FIDA bemoans violence characterising biometric voter registration

The International Federation of Women Lawyers (FIDA) on Wednesday said it viewed with dismay the gradual plunging of Ghana into mayhem as a result of the political violence which had characterised the biometric voter registration.
A statement issued by Ms Jane Quaye, Executive Director of FIDA and copied to the GNA in Accra said the battering of Ms Ursula Owusu called for great concern because the incident was creating a test case for women who might wish to venture into politics.
It said political violence was a disincentive to women’s political participation and such attack on women candidates fostered intimidation and eroded the political space for their meaningful political participation.
“Now more than ever, we need more women’s voices in Ghanaian politics to help redefine our political priorities as a nation that is fast achieving middle income status. Issues about women and children must be given priority in the national agenda so they do not end up at the peripheral. Who best can articulate these issues than Ghanaian women in the political arena.”
The statement noted that violence against women in politics had nothing positive to offer the nation, adding that, it affirmed the belief that politics was a no go area for women, a notion which was not only untrue, but counter -productive.
“Machomen are not above the law; their behaviour only shows the socio-cultural climate of our society, where gender roles are perpetuated through violence in any form against women.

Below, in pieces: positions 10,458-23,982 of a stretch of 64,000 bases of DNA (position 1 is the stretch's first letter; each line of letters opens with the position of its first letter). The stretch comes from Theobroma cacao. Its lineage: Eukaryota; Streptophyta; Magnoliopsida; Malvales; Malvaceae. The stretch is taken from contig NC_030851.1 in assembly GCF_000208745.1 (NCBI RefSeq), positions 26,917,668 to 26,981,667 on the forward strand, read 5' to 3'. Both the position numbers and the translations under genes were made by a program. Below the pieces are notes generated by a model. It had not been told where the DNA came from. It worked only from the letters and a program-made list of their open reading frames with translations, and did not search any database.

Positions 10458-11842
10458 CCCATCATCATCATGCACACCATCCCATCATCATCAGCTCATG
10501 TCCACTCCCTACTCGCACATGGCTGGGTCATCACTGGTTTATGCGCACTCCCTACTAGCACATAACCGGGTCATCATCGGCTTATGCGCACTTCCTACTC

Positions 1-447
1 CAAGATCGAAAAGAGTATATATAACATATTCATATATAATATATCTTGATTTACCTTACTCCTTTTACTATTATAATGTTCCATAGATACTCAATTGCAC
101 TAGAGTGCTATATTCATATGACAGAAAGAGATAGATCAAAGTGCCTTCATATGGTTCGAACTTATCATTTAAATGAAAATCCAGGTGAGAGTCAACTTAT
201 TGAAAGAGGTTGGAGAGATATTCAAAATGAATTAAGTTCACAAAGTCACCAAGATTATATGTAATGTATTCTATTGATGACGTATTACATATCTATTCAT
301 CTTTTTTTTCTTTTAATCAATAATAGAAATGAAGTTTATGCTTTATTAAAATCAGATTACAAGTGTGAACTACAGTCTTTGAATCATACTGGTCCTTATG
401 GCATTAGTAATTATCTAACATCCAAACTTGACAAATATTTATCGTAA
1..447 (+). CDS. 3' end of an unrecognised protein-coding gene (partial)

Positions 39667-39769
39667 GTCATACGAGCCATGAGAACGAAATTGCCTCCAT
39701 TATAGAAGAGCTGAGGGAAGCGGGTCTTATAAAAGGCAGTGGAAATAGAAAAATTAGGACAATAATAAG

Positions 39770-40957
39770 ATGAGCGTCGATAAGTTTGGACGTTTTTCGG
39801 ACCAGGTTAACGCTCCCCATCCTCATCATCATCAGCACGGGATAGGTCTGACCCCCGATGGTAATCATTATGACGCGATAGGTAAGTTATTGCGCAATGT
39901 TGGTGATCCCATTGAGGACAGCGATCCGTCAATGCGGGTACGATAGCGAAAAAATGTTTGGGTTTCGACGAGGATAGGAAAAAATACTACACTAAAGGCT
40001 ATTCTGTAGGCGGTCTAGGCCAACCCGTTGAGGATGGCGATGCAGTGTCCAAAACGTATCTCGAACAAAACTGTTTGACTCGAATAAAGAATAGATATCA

“We are equally disappointed by the inaction of the security agencies and their apparent lack of strategy and cooperation, to help forestall such violence in the various constituencies. This is the time for them to uphold and defend the good people of Ghana and to take firm control of the security situation in order to nip in the bud any disaster that may be looming ahead of us”.
FIDA called on President John Evans Atta Mills to take swift and necessary action against these dastardly acts to buttress the assurances he had given to Ghanaians concerning his stand against violence.
Such an action from President Mills would not only give better meaning to the country’s democracy, but would give potential women candidates’ confidence and hope in the governance system, it said.
“We call on all well meaning Ghanaians who are interested in defending our young fledgling democracy to condemn the unrest being created through these violent incidents as they have a potential of eroding our modest gains and taking us many steps backwards.
“We call on women’s rights organisations to join hands through advocacy and education to guarantee that women in politics are protected. This is the time for us to be tenacious and forge ahead to ensure that we attain that critical mass of women in decision making. It is vital for our development and survival as a nation, because without the incorporation of women’s perspectives at all levels of decision making, the goals of equality, development and peace cannot be achieved.” GNA

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